VIEWS: 8 PAGES: 92 POSTED ON: 11/29/2011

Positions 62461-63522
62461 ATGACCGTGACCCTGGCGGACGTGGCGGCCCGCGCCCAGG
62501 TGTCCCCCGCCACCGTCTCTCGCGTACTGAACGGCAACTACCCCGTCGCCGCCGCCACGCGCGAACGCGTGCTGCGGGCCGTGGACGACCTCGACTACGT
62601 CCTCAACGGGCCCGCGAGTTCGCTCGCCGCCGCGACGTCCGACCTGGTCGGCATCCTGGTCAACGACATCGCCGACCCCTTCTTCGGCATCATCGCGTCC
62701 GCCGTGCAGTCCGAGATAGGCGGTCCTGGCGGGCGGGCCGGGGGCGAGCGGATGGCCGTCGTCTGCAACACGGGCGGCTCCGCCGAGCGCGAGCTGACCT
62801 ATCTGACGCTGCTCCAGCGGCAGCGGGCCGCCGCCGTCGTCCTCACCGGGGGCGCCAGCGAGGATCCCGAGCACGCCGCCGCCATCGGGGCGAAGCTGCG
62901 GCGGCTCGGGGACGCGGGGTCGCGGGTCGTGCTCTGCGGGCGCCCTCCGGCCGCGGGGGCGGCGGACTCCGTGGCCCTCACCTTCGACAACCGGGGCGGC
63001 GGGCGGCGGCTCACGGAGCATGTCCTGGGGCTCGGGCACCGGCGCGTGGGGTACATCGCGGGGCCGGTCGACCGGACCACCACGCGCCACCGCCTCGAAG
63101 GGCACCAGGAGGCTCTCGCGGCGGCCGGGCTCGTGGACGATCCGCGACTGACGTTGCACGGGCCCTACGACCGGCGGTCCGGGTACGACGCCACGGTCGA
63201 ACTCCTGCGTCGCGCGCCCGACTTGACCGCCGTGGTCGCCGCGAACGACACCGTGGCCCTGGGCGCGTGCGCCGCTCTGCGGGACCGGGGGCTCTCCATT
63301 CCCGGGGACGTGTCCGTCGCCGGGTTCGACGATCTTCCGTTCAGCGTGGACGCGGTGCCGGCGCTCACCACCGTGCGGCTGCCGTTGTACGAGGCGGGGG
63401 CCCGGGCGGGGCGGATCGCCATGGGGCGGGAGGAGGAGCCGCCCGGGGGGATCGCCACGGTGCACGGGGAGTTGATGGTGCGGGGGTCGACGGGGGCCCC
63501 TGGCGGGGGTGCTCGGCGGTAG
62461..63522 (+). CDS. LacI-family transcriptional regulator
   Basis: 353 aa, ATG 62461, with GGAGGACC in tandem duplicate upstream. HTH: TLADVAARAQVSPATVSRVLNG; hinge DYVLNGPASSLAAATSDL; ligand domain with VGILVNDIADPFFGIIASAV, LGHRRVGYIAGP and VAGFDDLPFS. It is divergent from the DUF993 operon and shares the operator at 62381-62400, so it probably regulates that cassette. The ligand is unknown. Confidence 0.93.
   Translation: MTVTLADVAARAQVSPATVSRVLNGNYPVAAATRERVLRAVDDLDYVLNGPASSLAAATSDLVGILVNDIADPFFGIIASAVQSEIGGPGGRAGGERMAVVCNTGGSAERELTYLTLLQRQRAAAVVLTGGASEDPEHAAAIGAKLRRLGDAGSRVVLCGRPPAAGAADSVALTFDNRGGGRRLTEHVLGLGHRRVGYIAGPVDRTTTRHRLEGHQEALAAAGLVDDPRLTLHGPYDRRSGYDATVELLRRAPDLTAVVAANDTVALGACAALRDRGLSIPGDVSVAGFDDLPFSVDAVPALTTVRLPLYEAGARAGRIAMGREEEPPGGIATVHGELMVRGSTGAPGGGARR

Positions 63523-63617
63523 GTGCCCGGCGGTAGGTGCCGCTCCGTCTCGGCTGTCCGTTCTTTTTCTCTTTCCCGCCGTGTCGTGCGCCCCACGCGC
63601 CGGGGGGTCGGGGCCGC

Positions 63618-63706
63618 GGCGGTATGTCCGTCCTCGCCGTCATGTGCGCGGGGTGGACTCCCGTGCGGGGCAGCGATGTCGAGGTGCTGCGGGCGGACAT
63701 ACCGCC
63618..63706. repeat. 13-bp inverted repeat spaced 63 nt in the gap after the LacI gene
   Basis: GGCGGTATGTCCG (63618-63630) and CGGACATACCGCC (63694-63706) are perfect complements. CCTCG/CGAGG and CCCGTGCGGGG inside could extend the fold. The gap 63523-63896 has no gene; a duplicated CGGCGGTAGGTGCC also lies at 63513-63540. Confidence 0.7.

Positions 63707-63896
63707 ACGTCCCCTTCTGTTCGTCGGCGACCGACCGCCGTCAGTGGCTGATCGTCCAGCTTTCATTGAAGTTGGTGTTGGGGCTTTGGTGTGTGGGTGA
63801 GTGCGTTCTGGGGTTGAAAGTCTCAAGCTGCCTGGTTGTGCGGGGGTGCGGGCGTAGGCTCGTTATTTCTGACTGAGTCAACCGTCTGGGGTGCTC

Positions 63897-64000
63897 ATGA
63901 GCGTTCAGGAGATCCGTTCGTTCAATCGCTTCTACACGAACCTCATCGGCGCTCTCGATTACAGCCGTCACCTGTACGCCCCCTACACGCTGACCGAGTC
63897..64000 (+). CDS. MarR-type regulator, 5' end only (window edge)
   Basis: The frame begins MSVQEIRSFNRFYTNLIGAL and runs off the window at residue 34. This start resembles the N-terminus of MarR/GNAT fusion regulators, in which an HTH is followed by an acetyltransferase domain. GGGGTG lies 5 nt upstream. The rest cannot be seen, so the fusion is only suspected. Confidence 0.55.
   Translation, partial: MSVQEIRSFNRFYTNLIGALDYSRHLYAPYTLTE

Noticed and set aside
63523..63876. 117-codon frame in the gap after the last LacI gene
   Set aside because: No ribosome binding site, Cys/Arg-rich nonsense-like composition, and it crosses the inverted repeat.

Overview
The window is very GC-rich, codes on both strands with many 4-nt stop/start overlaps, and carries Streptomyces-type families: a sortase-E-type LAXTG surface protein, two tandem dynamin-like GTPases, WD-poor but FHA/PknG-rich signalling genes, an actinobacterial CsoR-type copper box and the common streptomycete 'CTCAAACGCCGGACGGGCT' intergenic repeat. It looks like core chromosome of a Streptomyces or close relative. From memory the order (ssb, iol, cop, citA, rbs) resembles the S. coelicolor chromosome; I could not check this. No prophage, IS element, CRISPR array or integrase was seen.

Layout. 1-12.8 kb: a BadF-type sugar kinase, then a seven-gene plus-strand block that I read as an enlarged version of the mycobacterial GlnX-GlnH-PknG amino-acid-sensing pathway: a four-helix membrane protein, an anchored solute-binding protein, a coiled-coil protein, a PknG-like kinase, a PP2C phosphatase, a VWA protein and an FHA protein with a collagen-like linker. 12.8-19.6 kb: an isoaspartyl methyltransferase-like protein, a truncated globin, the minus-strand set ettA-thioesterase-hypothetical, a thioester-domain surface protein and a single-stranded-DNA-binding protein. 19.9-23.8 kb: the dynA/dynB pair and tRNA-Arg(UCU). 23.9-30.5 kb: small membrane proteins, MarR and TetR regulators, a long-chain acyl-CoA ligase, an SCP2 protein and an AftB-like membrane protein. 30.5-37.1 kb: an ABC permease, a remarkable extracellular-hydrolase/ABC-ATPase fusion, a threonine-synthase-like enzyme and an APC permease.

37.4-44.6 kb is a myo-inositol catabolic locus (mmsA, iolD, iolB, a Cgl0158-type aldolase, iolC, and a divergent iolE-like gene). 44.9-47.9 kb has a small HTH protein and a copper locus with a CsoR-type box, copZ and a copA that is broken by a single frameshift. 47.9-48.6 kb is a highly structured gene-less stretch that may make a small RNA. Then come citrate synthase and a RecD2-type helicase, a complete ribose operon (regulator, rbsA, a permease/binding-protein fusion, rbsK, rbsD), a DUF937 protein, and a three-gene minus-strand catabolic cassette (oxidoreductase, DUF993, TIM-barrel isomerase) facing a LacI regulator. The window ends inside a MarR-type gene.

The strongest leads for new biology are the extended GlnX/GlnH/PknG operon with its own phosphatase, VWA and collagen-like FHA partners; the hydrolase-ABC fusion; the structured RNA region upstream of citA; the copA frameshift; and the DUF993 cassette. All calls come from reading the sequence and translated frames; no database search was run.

Evolution Evolution The Universe formed 13.7 GYA as a product of the “Big Bang”. • The Solar system formed 4.6 GYA Our Sun is a Star • Its life span is approximately 10 billion years…. Our star has 5 billion years left. Jean Baptiste Lamarck • Published his Theory of Evolution in 1809. • Proposed that Life changed from simple to complex over time. According to Lamarck Fossils were the remains of past life forms. Lamarck’s Mechanisms 1. Use and Disuse Body parts used to survive become larger and stronger. Body parts not used to survive deteriorate. Lamarck’s Mechanisms 2. Acquired Characteristics Modifications acquired by use/disuse were passed on to offspring. Lamarck’s Mechanisms 3. Natural Transformation of Species ….species change with every generation. Problems with Lamarck’s Theory • No knowledge of genetics. • Acquired traits are not transmitted offspring. To Lamarck’s Credits • Did suggest correctly the role of fossils in evolution. • Did suggest that adaptation to the environment is a primary product of evolution. James Hutton (geologist) Gradualism - 1795 • Gradualism is the idea that changes to the Earth’s surface is the cumulative product of a slow, but continuous processes. Result • Changes on the earth were gradual, not catastrophic. Charles Lyell Uniformitarianism • Incorporated Hutton’s gradualism into a theory called Uniformitarianism. Uniformitarianism • Geological processes have operated at the same rate over the Earth’s history. Result • The Earth must be VERY old. (much older than 6000 years of the fixed species concept). • Idea that slow and subtle processes, such as volcanoes, erosions and earthquakes can cause substantial change to the Earth’s surface. Thomas Malthus 1798 and 1826 • Malthus's idea of man's "struggle for existence" had an influence on Darwin's theory of evolution….. This struggle for existence of all creatures provides the catalyst by which Natural Selection produces the "survival of the fittest“. Origin Theories Before Darwin • The prevailing worldview, before Darwin’s ideas took hold, was that the earth was very young, species did not change, and the intricate features we now call adaptations were designed by a Creator. This worldview had held for about 2,000 years, since the time of Aristotle. Charles Darwin (1809–1882) was the most influential contributor to our current ideas about evolution. His book, On The Origin of Species, written in 1859, described evidence for changes in species over time and presented a mechanism, natural selection, for how these changes occurred. Darwin - 1859 • Publication of "The Origin of Species” “The Origin of Species” • Documented the occurrence of evolution. • Suggested that the mechanism for evolution was Natural Selection. Comment • Darwin is best remembered for the theory because of his overwhelming evidence. Voyage of the Beagle In 1831, Charles Darwin began a 5-year voyage around the world as a naturalist on the HMS Beagle. What he saw on that trip had a tremendous influence on his ideas about the natural world. In particular, he saw the organisms on the Galapagos Islands as examples of descent with modification, which was Darwin’s term for evolution. Darwin's had two evolutionary ideas...........they were "descent with modification" and "modification by natural selection"..... explain both and give an example both. Descent with Modification Evolution is defined as descent with modification from a common ancestor. Evolution only occurs when there is a change in gene frequency within a population over time. These genetic differences are heritable and can be passed on to the next generation. The central ideas of evolution are that life has a history—it has changed over time—and that different species share common ancestors. • On the next slide, you can explore how evolutionary change and evolutionary relationships are represented in “family trees,” and how these trees are constructed. You will also find a timeline of evolutionary history and information on some specific events in the history of life: human evolution and the origin of life. Natural Selection Natural selection is one of the basic mechanisms of evolution. Darwin’s idea of evolution by natural selection is relatively simple but often misunderstood…. It is composed of 4 ideas: 1.) variation in traits, 2.) differential reproduction, 3.) heredity, and 4.) the end result. To find out how “Natural Selection” works, imagine a population of beetles: 1. There is variation in traits. For example, some beetles are green and some are brown. 2. There is differential reproduction. Since the environment can’t support unlimited population growth, not all individuals get to reproduce to their full potential. In this example, green beetles tend to get eaten by birds and survive to reproduce less often than brown beetles do. 3. There is heredity. The surviving brown beetles have brown baby beetles because this trait has a genetic basis. 4. End result The more advantageous trait, brown coloration, which allows the beetle to have more offspring, becomes more common in the population. If this process continues, eventually, all individuals in the population will be brown. If you have variation, differential reproduction, and heredity, you will have evolution by natural selection. Evidences of Evolution 1. Fossils 2. Biogeography 3. Homologous and Analogous Structures 4. Vestigial Structures 5. Biochemical Similarities Fossils are the remains or traces of once living organisms. Molds are fossils which formed Casts are fossils which are from an impression of the shape formed when sediments fill or tracks of an organism. in the cavity left by decomposing organisms. Fossils can be used to 1. Show the course of natural selection… how organisms change overtime. 2. Fossils can tell us a great deal about an organism’s surroundings and the conditions under which it lived. 3. Certain parts of certain fossils can tell us about growth, injury, disease, form, function, activities, and instincts. Preserved Bones Bones can tell us a great deal about the area where the muscle attaches to the bone and leaves marks that indicate size, shape, and functions of these varied organs. An example of this kind of fossilization is petrified wood. Amber is fossilized resin of a coniferous tree. Fossils that are preserved in amber give us information about the anatomy of that organism; since the organisms that are preserved in amber, mostly insects, are usually preserved intact without any disintegration of organs, muscles, and coloring. • The cavities and the channels in skulls give us an idea of intelligence, behavior, and their principle features. Dating of Fossils • The two methods of Dating fossils are: • 1. “Relative” Dating And • 2. “Absolute” Dating Relative Dating Using the Law of Superposition (successive layers of rock were deposited one on top the other) scientists can estimate the “Relative” age of a fossil. Fossils are approximately the same age as the layer they are found in. The younger fossils are found closer to the surface, the older fossils are found in the deeper layers. Grand Canyon 250 million years old 255 million years old 260 million years old 265 million years old 285 million years old Absolute, or Numerical Dating using Radioactive Isotopes to determine the age of a sample. To Determine the Age of the Earth Scientists use Radiochronometry (The use of radioactive isotopes to determine the age of rocks) Radioactive isotopes: are atoms with too many, or, not enough neutrons to stabilize their nucleus…. As a result the nucleus “decays”. Atomic Structure • Atoms have Atomic numbers and Atomic masses (amu) • Atoms can be identified by their atomic numbers • If you change the number of protons in the nucleus, you change the atom. • Atomic number of Hydrogen : 1 • Atomic number of Helium: 2 • Atomic number of Gold : 79 • Atomic number of Lead: 82 • Atomic number of Uranium: 92 • Atomic number of Plutonium: 94 Types of Radioactive Decay Alpha Radiation, Alpha Particles are composed of 2 protons and 2 neutrons…. a He nuclei • Beta Radiation, Beta particles are high energy electrons • Gamma Radiation, Gamma rays are high energy photons Parent Element Daughter Element Half-life • 238 U 206 Pb: 4.51 Gyr • 235 U 207 Pb: 710 Myr • 87 Rb 87 Sr: 50 Gyr • 40 K 40 Ar: 1.30 Gyr Earth’s oldest rock Rock solidified 4.3 billion years ago How Carbon-14 Dating Works • Carbon-14 dating is a way of determining the age of certain fossils up to about 50,000 years old. It is used in dating things such as bone, cloth, wood and plant fibers. Carbon-14 dating can only be used to date fossils which were once alive. How Carbon-14 is Made Cosmic rays enter the earth's atmosphere in large numbers every day. For example, every person is hit by about half a million cosmic rays every hour. It is not uncommon for a cosmic ray to collide with an atom in the atmosphere, creating a secondary cosmic ray in the form of an energetic neutron, and for these energetic neutrons to collide with nitrogen atoms. When the neutron collides, a nitrogen-14 (seven protons, seven neutrons) atom turns into a carbon-14 atom (six protons, eight neutrons) and a hydrogen atom (one proton, zero neutrons). Carbon-14 is radioactive, with a half-life of about 5,730 years. Carbon-14 in Living Things • The carbon-14 atoms that cosmic rays create combine with oxygen to form carbon dioxide, which plants absorb naturally and incorporate into plant fibers by photosynthesis. Animals and people eat plants and take in carbon-14 as well. The ratio of normal carbon (carbon-12) to carbon-14 in the air and in all living things at any given time is nearly constant. Maybe one in a trillion carbon atoms are carbon-14. The carbon-14 atoms are always decaying, but they are being replaced by new carbon-14 atoms at a constant rate. At this moment, your body has a certain percentage of carbon-14 atoms in it, and all living plants and animals have the same percentage. Dating a Fossil • As soon as a living organism dies, it stops taking in new carbon. The ratio of carbon-12 to carbon-14 at the moment of death is the same as every other living thing, but the carbon-14 decays and is not replaced. The carbon-14 decays with its half-life of 5,730 years, while the amount of carbon-12 remains constant in the sample. By looking at the ratio of carbon-12 to carbon-14 in the sample and comparing it to the ratio in a living organism, it is possible to determine the age of a formerly living thing fairly precisely. • Because the half-life of carbon-14 is 5,730 years, it is only reliable for dating objects up to about 60,000 years old. However, the principle of carbon-14 dating applies to other isotopes as well. Potassium-40 is another radioactive element naturally found in your body and has a half-life of 1.3 billion years. Other useful radioisotopes for radioactive dating include Uranium -235 (half-life = 704 million years), Uranium -238 (half-life = 4.5 billion years), Thorium-232 (half-life = 14 billion years) and Rubidium-87 (half-life = 49 billion years). Biogeography Biogeography is the study of the distribution of fossils and living organisms. The distribution of fossils indicate the continents were once part of a single super-continent known as Pangea • Changes to the Crust of the Earth Edge-on View of Crust Continent Sea Floor 6 miles 25 miles Convection Currents Plate Tectonics Theory that the Earth’s Crust is Broken into moving Plates. Some of the Major Plates Convection currents in the Mantle are responsible for moving the various plates. The Edges of the Plates are areas of Intense Geologic Activity, such as Earthquakes, Volcanoes an Mountain Building. Transform Zone: one Plate slips by an adjacent Plate San Andreas Fault North American Plate Pacific Plate San Andreas Fault Approximately 1 million years from now the “Bay-Bridge” series (baseball) will be between San Francisco and Los Angeles. “Homologous” Structures and "Analogous" Structures Homologous Structures in Animals Homologous Structures are body parts which resemble one another in different species because they have evolved form a common ancestor. Homologous structures may look different because the anatomy is modified to live in different environments. Analogous Structures in Animals BAT BIRD Analogy of bat & bird wings • Analogous structures are body parts that resemble one another in different species, not because they have evolved form a common ancestor, but because they evolved as adaptations to their environment. Wings of bat and wings of a bird are analogous because they are both adaptations for flying. The fins of a whale and the fins of a shark are also analogous because they are both adaptations for swimming. “Vestigial Structures” are functionless structures that were once functional in ancestral species. This is a skeletal view of what would be the pelvic region of a boa - a large snake. Snakes obviously do not have legs, yet these boas have the vestigial remnants of both pelvic girdles and limbs, complete with a rudimentary claw. • In the illustration above, the coccyx or "tail-bone" of a human is shown. It is a much-shortened version of the tail present in most mammals. The tail is also equipped with vestigial muscles and nerves, yet it is short, rigid, contained completely within the body in most people, and completely non-functional! Other examples of such structures in humans include the appendix, wisdom teeth, and the muscles to used move the ears. In the case of the appendix and wisdom teeth, the structures are not only non-functional, but they have the potential for serious infection or even death. Biochemical (macromolecule) Similarities and Molecular Evolution • For evolutionists the revolution in DNA technology has been a major advance. The reason is scientists can determine the nucleotide and amino acid sequences of DNA and proteins form different species. Closely related species share a higher percentage of sequences than species distantly related. • More than 98% of the DNA sequences in humans and chimpanzees are identical…..did we evolve from chimpanzees?...of course not….if we did there would no longer be chimpanzees…….however, there is strong evidence that we share a common ancestor. What is a Species? A species is often defined as a group of individuals that actually or potentially interbreed in nature. For example, these happy face spiders look different, but since they can interbreed, they are considered the same species: Theridion grallator. Speciation Speciation is a lineage-splitting event that produces two or more separate species. Imagine that you are looking at a tip of the tree of life that constitutes a species of fruit fly. Move down the phylogeny to where your fruit fly twig is connected to the rest of the tree. That branching point, and every other branching point on the tree, is a speciation event. At that point genetic changes resulted in two separate fruit fly lineages, where previously there had just been one lineage. The branching points on this partial Drosophila phylogeny represent long past speciation events. Adaptive Radiation • An adaptive radiation generally means an event in which a lineage rapidly diversifies, with the newly formed lineages evolving different adaptations. Different factors may trigger adaptive radiations, but each is a response to an opportunity. These include: The evolution of a key adaptation A key adaptation usually means an adaptation that allows the organism to evolve to exploit a new niche or resource. A key adaptation may open up many new niches to an organism and provide the opportunity for an adaptive radiation. For example, beetle radiations may have been triggered by adaptations for feeding on flowering plants. Release from competition/vacated niches: Lineages that invade islands may give rise to adaptive radiations because the invaders are free from competition with other species. On the mainland, other species may fill all the possible ecological niches, making it impossible for a lineage to split into new forms and diversify. On an island, however, these niches may be empty. Extinctions can also empty ecological niches and make an adaptive radiation possible. For example, open niches vacated by dinosaur extinctions may have allowed mammals to radiate into these positions in the terrestrial food web. Specialization: Specialization may subdivide a single niche into many new niches. For example, cichlid fishes have diversified in East African lakes into more than 600 species. This diversification may have been possible because different fish lineages evolved to take advantage of different foods (including insects, algae, mollusks, small fish, large fish, other fishes’ scales, and even other fishes’ eyes!). Genetic Drift • Changes in the gene pool of a small population by chance. By Chance Convergent Evolution Even though fish are not at all closely related to whales and dolphins, they look very similar. Both groups have pairs of fins, a tailfin and a streamlined form. Since these characteristics are extremely successful for animals living in the water, these groups evolved along the similar lines. This is known as convergent evolution - i.e. similar characteristics evolving as the result of living in similar environmental circumstances. Wings are another example of convergent evolution; they can be found in birds, bats and insects, and these animals are not at all closely related! Divergent Evolution Divergent Evolution occurs when one species evolves into two (or more) species, which continue to change over time and become less and less alike. Coevolution Coevolution is the evolution of one species in response to new adaptations that appear in another species. • Pollination of many of flowers occurs as a result of the coevolution of finely-tuned traits between flowers and their pollinators. Yucca tree flowers have coevolved with moths who roll the pollen into balls and carry it to another Yucca tree deposit it on the stigma. Pollination of many of flowers occurs as a result of the coevolution of finely-tuned traits between flowers and their pollinators. Red, tubular flowers have coevolved with hummingbirds who have long beaks and are attracted to red. By studying inherited species' characteristics and other historical evidence, we can reconstruct evolutionary relationships and represent them on a "family tree," called a phylogeny.